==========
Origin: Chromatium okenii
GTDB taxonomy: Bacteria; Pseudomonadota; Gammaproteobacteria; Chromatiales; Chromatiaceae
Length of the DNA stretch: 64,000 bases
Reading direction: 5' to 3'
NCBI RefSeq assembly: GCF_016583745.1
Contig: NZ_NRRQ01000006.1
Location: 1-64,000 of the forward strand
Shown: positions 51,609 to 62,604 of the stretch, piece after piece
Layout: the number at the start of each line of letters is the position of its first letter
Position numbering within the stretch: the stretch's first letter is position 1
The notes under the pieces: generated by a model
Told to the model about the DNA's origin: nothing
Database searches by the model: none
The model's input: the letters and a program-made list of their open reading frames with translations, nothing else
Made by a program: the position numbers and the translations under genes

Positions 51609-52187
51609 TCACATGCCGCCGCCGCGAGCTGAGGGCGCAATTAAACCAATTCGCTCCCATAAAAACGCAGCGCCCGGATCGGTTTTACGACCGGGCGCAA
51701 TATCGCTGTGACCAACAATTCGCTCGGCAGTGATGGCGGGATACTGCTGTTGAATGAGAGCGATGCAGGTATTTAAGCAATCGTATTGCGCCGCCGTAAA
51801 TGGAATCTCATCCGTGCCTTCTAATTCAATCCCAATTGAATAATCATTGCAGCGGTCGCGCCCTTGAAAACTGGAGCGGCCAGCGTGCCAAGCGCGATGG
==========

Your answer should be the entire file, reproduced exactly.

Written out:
Origin: Chromatium okenii
GTDB taxonomy: Bacteria; Pseudomonadota; Gammaproteobacteria; Chromatiales; Chromatiaceae
Length of the DNA stretch: 64,000 bases
Reading direction: 5' to 3'
NCBI RefSeq assembly: GCF_016583745.1
Contig: NZ_NRRQ01000006.1
Location: 1-64,000 of the forward strand
Shown: positions 51,609 to 62,604 of the stretch, piece after piece
Layout: the number at the start of each line of letters is the position of its first letter
Position numbering within the stretch: the stretch's first letter is position 1
The notes under the pieces: generated by a model
Told to the model about the DNA's origin: nothing
Database searches by the model: none
The model's input: the letters and a program-made list of their open reading frames with translations, nothing else
Made by a program: the position numbers and the translations under genes

Positions 51609-52187
51609 TCACATGCCGCCGCCGCGAGCTGAGGGCGCAATTAAACCAATTCGCTCCCATAAAAACGCAGCGCCCGGATCGGTTTTACGACCGGGCGCAA
51701 TATCGCTGTGACCAACAATTCGCTCGGCAGTGATGGCGGGATACTGCTGTTGAATGAGAGCGATGCAGGTATTTAAGCAATCGTATTGCGCCGCCGTAAA
51801 TGGAATCTCATCCGTGCCTTCTAATTCAATCCCAATTGAATAATCATTGCAGCGGTCGCGCCCTTGAAAACTGGAGCGGCCAGCGTGCCAAGCGCGATGG